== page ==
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Posted on Mon, Feb 7, 2011 : 3:15 p.m.

Go ahead - sleep with your pet if you want to!

By Deb Kern

Editor's Note: This column was written by Humane Society of Huron Valley Executive Director Tanya Hilgendorf in response to recent articles published warning people not to sleep with their pets.


Photo by Deb Kern, HSHV Marketing Director

“Don’t let your pets sleep with you!” health experts are now warning. Well, I’m not an expert, but I say, “Hogwash!”

If you don’t want your animals sleeping with you then, by all means, don’t let them.

If they paw and pester you so you can’t get a good night’s sleep, it's definitely not worth it.

If you have allergies or asthma, it is a bad idea.

If the animal has behavior problems related to dominance…out they go!

This is not, however, a “one-size-fits-all” topic. Many of us get great comfort from an animal at rest with us.

It is true that there are diseases that can transfer from animal to person and vice versa, but most are harmless, and they are not vampire germs — they are all just as easily transmitted in the daylight. In fact, transmission is probably least likely while everyone is lying still.

Nobody wants a flea-infested bed, so I highly recommend you not sleep with the stray you just brought in off the street. But, in this day of affordable and effective veterinary care, our own pets should not be living with parasites.

I can only surmise that the folks giving these warnings are not animal people. They surely don’t understand how animals are part of our family. But we aren’t having dinner conversations with them. We are loving them and they are loving us in the most basic of ways. It is a physical love: the tranquility we feel with a purring kitty in our laps, the joy we get from the dog rolling onto his back for big belly rubs.

I would hate to see these warnings deprive a child of the comfort of sleeping with a beloved animal. As a child I was scared of the dark, and I only slept peacefully when my dog was with me. I would have easily sacrificed a limb, or two, over losing her.

I am no longer scared of the dark, but I can’t replace the feelings of serenity that comes from an animal dozing with me. In fact, those sweet moments help sooth away the annoyances that they and others cause during the day.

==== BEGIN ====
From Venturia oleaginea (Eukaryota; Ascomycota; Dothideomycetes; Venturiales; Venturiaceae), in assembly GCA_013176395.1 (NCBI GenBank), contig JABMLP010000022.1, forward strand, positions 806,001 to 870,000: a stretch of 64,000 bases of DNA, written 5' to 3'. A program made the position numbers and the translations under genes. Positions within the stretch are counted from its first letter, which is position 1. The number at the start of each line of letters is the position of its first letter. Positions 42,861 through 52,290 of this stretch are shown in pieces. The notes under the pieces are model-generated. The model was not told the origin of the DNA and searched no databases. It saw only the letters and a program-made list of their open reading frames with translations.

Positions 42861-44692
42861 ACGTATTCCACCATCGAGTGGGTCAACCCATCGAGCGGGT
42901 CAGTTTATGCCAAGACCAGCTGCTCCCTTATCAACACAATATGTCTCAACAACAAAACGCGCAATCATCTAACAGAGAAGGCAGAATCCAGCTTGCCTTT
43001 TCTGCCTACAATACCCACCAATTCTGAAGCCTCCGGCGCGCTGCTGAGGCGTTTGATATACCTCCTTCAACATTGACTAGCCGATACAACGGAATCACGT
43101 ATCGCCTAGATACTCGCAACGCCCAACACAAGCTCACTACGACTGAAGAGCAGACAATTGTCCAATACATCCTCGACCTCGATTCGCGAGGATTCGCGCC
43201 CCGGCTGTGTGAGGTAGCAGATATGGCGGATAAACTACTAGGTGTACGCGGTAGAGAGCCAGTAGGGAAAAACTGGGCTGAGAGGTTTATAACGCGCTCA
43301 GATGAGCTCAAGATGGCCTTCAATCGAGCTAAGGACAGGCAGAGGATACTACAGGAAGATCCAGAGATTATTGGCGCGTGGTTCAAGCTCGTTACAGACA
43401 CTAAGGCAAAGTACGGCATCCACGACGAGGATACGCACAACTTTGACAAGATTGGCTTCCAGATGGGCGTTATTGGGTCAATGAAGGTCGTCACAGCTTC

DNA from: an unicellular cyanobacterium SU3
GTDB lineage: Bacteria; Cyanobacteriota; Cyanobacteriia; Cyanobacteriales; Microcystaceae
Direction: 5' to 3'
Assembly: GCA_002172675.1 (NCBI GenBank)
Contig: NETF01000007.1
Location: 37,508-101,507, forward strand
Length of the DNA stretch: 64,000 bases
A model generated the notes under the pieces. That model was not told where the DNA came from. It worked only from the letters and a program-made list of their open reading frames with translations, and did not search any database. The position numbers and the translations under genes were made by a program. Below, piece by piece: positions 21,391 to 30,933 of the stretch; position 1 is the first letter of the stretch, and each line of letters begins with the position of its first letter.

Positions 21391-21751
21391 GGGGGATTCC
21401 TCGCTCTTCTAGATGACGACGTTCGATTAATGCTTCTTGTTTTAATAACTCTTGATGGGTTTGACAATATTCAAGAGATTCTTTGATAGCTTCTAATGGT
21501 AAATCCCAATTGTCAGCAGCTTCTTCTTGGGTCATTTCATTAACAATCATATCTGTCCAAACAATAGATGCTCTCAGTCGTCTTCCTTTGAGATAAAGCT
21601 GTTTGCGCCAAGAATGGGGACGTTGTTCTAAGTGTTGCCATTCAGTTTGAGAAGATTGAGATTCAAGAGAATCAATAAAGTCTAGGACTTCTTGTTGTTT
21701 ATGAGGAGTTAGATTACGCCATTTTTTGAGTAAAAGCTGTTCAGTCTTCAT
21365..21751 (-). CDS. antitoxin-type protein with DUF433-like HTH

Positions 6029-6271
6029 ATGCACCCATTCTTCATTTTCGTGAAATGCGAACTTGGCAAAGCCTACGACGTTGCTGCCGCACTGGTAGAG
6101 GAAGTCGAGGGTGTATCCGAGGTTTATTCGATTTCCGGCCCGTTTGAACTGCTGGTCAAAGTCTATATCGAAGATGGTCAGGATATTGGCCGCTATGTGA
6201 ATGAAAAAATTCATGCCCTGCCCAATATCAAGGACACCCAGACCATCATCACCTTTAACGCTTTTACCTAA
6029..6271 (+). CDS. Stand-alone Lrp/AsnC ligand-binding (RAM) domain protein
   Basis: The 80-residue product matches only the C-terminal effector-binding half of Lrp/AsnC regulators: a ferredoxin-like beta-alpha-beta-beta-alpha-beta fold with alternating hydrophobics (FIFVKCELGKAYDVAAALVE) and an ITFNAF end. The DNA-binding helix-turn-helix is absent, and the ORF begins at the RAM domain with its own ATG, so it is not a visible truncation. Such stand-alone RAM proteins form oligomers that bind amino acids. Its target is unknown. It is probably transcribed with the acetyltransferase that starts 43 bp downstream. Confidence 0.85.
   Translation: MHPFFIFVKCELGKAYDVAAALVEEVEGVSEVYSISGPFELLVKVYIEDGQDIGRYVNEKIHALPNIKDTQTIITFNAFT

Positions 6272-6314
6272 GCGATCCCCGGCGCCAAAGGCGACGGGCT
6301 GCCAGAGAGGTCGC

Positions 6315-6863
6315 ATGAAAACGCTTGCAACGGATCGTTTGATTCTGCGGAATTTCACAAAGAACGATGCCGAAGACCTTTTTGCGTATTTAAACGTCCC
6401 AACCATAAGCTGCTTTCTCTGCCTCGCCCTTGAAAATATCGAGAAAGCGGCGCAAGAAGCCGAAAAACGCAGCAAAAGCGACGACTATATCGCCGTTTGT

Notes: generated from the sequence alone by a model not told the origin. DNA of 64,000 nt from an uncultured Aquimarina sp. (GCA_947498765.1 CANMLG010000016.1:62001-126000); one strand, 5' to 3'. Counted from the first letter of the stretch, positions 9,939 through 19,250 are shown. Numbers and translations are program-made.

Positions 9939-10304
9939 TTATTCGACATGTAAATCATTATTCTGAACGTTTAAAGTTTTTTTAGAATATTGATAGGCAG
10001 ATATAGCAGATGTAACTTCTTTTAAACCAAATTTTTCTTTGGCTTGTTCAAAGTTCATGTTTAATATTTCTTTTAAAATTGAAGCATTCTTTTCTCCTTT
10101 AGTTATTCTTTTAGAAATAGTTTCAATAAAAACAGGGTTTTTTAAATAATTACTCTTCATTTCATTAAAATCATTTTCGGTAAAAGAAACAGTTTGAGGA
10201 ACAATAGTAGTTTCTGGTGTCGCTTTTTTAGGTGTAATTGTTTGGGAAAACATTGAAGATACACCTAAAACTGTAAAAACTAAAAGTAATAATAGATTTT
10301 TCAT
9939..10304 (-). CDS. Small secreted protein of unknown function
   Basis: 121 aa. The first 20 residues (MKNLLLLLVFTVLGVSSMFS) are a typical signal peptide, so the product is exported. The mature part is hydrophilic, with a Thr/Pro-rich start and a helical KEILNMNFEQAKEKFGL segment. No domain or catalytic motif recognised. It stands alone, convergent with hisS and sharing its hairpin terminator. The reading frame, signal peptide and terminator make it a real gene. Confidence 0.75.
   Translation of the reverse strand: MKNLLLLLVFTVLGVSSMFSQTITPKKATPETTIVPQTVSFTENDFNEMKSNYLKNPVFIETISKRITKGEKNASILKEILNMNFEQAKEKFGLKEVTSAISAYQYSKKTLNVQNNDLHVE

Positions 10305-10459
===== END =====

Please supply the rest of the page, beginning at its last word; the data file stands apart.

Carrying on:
These health experts must have also missed the hundreds of studies on the many positive health benefits our animals provide us, including increased ability to fight infection and longevity!

Also competing with these warnings is the science that indicates that households without animals, ones that are too clean and sterile, might actually be causing allergies in children. Personally, I would rather risk a zoonotic disease, one my body is designed to fight, than risk getting cancer from the man-made carcinogens found in common cleaning products.

To me this is another dire warning from people with a one-sided view out the window of a laboratory. The same type of detached officials who insisted our completely dependent newborn infants were better off in a cold lonely crib in a far off room than sleeping alongside their mothers. We bond, love and learn who we are as mammals in part through physical closeness.

During the design of our new shelter, the latest trend was to put cats and dogs behind glass, like merchandise. They said it was safer and it would make the animals more desirable to potential adopters. More nonsense! Animals aren’t merchandise. Like humans, they are sensory beings. They need to be touched. We need to touch them.

I guess from a strictly disease prevention viewpoint, we should all live behind glass, but then we really wouldn’t be living, would we?

Deborah Kern is the Marketing & Capital Campaign Director for the Humane Society of Huron Valley.